Retirement Expert Eyes Five New iBond ETFs

08/02/2019 5:00 am EST

Focus: ETFS

Robert Powell

Editor,'s Retirement Daily

Robert Powell — editor of TheStreet's Retirement Daily — often reviews exchange-traded funds for those saving for or living in retirement; in his issue, he looks at five new iBond ETFs that can help diversify the fixed-income portion of a portfolio and offer a higher rate of income return.

iShares has launched five iBonds exchange-traded funds:

iShares iBonds 2021 Term High Yield and Income ETF (IBHA)
iShares iBonds 2022 Term High Yield and Income ETF (IBHB)
iShares iBonds 2023 Term High Yield and Income ETF (IBHC)
iShares iBonds 2024 Term High Yield and Income ETF (IBHD)
iShares iBonds 2025 Term High Yield and Income ETF (IBHE)

These ETFs buy high-yield corporate bonds. In this low-interest-rate environment, the search for yield -- especially to support retirees taking distributions to support their lifestyle -- is a challenge, says Steven Gattuso, a senior portfolio manager at Courier Capital.

The new iBonds offerings may contribute to a solution while mitigating some of the risk, says Gattuso. "The five new high yield bond funds comprise U.S. and possibly non-U.S., dollar denominated corporate bonds that are below investment grade -- that is, high yield," he says.

"The attraction of this asset class is that it can help diversify the fixed income portion of a portfolio and offer a higher rate of income return." Even in this low-rate environment, high yield returns somewhere in the high 4% to high 5% range, he says.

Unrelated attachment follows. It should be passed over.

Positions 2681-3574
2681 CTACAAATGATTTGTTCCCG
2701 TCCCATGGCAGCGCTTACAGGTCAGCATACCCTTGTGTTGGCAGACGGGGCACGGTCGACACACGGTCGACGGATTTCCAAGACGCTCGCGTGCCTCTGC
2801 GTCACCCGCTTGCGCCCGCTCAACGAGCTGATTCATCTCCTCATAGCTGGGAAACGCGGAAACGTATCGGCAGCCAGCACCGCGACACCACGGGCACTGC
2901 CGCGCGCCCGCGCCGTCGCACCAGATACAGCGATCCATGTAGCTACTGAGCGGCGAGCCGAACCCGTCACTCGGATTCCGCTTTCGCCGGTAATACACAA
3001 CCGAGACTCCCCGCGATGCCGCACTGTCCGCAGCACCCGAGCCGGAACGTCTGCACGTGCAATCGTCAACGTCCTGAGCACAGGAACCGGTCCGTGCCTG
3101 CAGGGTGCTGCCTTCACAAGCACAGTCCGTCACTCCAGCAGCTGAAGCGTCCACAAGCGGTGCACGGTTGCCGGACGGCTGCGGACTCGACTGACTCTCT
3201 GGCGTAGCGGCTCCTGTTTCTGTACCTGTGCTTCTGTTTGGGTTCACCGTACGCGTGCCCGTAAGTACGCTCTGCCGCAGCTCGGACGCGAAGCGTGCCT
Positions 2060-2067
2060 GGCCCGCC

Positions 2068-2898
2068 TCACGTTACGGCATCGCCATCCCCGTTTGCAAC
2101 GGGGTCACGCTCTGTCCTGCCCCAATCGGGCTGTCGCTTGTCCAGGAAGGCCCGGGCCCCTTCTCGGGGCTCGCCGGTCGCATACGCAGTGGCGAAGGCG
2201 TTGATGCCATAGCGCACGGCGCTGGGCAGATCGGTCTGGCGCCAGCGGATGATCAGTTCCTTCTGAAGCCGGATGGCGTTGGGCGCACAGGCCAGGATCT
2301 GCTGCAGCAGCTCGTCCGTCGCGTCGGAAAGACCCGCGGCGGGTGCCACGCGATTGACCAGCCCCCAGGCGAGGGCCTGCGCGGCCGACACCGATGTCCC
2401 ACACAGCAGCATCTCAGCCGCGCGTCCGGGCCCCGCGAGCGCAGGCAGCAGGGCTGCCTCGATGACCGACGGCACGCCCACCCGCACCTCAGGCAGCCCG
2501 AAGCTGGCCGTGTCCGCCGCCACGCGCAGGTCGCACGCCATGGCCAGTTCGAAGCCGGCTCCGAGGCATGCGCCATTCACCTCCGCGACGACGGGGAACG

"The caution that goes with this is that there is greater risk with these types of bonds," says Gattuso. "In fact, in times of volatility they tend to act more like equities than fixed income so the potential for loss of value is greater than for bonds of higher quality companies or U.S. Treasuries."

Even though these ETFs are open-ended, what makes them different is that they each have specific maturities so each ETF acts like an individual bond; they each mature in December of the year stated. This offers, says Gattuso, a way to customize your exposure in this asset class while still benefiting from the diversification of a professionally managed portfolio of bonds.

As the maturity date gets closer the proceeds from maturing individual bonds in the portfolio are held in cash or possibly investment grade bonds in anticipation of maturity when all proceeds are paid out, he says. "So, an investor can ladder these ETFs much like they would with individual bonds," says Gattuso.

"A conservative investor may allocate more on the near term maturities and achieve a decent rate of return while limiting exposure to price movement. These ETFs, he says, are well suited for a portion of retiree fixed-income portfolios who don't mind taking a little more risk to receive increased income. In addition, these ETFs are relatively low cost at 0.35%.

An alternative is Invesco's Bulletshares which operate similarly. Invesco purchased Guggenheim, who had been offering similar ETFs for years but the expenses are a bit higher at 0.42% and they do offer maturities to 2026, says Gattuso.

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